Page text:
The properties of MMD are known to depend on the underlying kernel and have been linked to three fundamental concepts: **universal, characteristic, and strictly positive definite kernels**. In [ ] we show that these concepts are essentially equivalent and give the first complete characterization of those kernels whose associated MMD metrizes the weak convergence of probability measures. Finally, we show that KME can be extended to Schwartz-distributions and analyze properties of these distribution embeddings.

While MMDs are known to metrize convergence in distribution, the underlying conditions are too stringent when one only aims to metrize convergence to a fixed distribution, which is the case for instance in goodness-of-fit tests. To address this, in [ ] we derive necessary and sufficient conditions for MMD to **metrize tight convergence** to a fixed target distribution. We use our characterizations to analyze the convergence properties of the targeted kernel Stein discrepancies (KSDs) commonly employed in the goodness-of-fit testing. The results validate the use of KSDs for a broader set of targets, kernels, and approximating distributions.

The problem of **estimating a distribution of functions of random variables** plays an important role in the field of probabilistic programming, where it can be used to generalize functional operations to distributions over data types. In [ ] we proposed a non-parametric way to estimate the distribution of $f(X)$ for any continuous function $f$ of a random variable $X$. The proposed KME based estimators are proven to be asymptotically consistent. We also provide finite-sample guarantees under stronger assumptions.

Motivated by recent advances in **privacy-preserving machine learning** and building upon the results of [ ], we have proposed a theoretical framework for a novel database release mechanism that allows third-parties to construct consistent estimators of population statistics while ensuring that the privacy of each individual contributing to the database is protected [ ]. Our framework is based on newly introduced differentially private and consistent estimators of KMEs, of interest in their own right.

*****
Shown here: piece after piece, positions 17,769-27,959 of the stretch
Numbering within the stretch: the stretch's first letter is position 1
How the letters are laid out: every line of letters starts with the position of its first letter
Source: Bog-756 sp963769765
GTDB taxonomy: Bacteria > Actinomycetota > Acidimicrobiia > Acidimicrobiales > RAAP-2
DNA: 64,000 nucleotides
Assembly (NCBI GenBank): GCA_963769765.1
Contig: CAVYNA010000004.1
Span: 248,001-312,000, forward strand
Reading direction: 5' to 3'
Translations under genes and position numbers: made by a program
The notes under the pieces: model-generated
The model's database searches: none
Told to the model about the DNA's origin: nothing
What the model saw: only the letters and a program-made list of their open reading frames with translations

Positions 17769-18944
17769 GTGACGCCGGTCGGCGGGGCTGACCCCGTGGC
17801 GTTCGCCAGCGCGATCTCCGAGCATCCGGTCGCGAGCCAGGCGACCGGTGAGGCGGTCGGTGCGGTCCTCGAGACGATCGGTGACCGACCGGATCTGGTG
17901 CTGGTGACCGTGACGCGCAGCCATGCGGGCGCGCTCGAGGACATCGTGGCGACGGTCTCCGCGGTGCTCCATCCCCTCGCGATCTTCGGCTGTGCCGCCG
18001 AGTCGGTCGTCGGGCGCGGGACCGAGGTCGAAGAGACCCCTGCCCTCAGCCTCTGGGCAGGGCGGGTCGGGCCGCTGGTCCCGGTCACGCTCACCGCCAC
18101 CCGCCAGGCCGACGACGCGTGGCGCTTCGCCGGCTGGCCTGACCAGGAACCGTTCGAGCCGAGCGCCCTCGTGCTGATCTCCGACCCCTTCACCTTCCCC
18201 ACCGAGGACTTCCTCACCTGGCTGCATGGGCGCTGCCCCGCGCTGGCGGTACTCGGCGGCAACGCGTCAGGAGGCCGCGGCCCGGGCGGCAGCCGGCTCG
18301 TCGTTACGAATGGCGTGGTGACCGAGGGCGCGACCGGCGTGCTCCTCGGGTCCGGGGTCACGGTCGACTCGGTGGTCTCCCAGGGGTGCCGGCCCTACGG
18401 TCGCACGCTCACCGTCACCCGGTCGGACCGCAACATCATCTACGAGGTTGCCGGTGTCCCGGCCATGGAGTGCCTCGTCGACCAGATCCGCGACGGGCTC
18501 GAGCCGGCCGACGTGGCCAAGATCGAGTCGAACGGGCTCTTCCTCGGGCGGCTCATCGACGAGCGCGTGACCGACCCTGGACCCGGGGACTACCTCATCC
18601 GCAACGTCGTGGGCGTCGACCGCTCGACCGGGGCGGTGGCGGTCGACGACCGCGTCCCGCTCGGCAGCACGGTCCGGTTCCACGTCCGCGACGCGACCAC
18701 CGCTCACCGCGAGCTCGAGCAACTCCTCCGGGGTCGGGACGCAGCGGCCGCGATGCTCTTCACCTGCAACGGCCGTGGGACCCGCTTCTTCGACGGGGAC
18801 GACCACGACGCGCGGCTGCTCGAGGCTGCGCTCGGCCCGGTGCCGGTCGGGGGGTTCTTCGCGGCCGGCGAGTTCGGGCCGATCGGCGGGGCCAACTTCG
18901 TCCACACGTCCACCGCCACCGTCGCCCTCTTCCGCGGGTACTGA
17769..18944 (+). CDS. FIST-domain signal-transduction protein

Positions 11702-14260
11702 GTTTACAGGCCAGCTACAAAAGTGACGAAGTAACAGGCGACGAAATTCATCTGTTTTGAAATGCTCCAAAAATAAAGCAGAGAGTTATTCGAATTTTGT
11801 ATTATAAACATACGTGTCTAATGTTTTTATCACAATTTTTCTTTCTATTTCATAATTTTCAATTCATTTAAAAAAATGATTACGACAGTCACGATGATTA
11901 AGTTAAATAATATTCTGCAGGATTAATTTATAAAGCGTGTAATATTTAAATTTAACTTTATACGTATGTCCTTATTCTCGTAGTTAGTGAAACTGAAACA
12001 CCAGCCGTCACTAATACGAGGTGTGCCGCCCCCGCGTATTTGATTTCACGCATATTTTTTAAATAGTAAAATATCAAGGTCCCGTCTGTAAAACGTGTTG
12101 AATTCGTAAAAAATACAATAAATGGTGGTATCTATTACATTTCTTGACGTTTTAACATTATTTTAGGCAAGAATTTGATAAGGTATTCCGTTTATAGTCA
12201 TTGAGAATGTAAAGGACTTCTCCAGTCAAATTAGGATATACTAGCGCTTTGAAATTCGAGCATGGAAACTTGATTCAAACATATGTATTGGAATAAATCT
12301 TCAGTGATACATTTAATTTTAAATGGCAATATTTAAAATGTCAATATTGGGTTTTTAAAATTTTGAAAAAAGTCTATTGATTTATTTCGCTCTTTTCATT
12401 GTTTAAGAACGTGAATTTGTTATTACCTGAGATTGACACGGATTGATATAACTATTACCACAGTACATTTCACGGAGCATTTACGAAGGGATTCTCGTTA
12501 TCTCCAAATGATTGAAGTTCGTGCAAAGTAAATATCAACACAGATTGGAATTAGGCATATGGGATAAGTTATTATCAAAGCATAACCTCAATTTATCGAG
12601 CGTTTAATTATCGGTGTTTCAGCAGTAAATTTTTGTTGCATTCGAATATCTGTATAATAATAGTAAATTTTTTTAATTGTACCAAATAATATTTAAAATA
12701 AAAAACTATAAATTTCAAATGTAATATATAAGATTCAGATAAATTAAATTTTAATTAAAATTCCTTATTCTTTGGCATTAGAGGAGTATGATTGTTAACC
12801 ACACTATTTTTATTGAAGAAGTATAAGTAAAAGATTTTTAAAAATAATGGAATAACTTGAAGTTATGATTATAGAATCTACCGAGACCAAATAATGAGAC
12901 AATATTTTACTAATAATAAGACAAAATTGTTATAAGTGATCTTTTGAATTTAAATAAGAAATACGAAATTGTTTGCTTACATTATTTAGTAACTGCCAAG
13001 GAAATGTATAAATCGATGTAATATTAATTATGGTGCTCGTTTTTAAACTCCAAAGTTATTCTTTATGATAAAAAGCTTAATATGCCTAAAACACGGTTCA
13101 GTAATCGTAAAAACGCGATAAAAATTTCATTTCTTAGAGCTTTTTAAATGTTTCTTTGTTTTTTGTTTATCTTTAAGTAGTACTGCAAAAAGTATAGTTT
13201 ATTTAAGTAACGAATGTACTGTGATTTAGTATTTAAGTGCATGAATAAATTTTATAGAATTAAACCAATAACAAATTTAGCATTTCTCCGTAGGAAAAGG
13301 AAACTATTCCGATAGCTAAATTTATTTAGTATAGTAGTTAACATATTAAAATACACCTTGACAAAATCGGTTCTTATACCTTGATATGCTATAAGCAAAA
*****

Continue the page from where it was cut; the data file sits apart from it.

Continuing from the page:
Visually impressive progress in machine learning has been made in the field of **unsupervised generative modeling** with generative adversarial networks (GANs), variational autoencoders (VAEs) and other deep neural network based architectures, significantly improving the state of the art in the quality of generated samples, especially in the domain of natural images.

In [ ] we study the **training of mixtures of generative models** from a theoretical perspective. We find a globally optimal closed form solution for performing greedy updates while approximating an unknown distribution with mixtures in any given f-divergence. Based on this, we derive a boosting style meta-algorithm which can be combined with many modern generative models (including GANs and VAEs) to improve their quality.

While training objectives in VAEs and GANs are based on f-divergences, it has been recently shown that other divergences, in particular, **optimal transport distances**, may be better suited to the needs of generative modeling. In [ ], starting from Kantorovich’s primal formulation of the optimal transport problem, we show that it can be equivalently written in terms of probabilistic encoders, which are constrained to match the latent posterior and prior distributions. We then apply this result to train latent variable generative models in [ ]. When relaxed, the constrained optimization problem leads to a new **regularized autoencoder algorithm** which we call Wasserstein auto-encoders (WAEs). WAEs share many of the properties of VAEs (stable training, nice latent manifold structure) while generating samples of better quality, as measured by the Frechet Inception score across multiple datasets.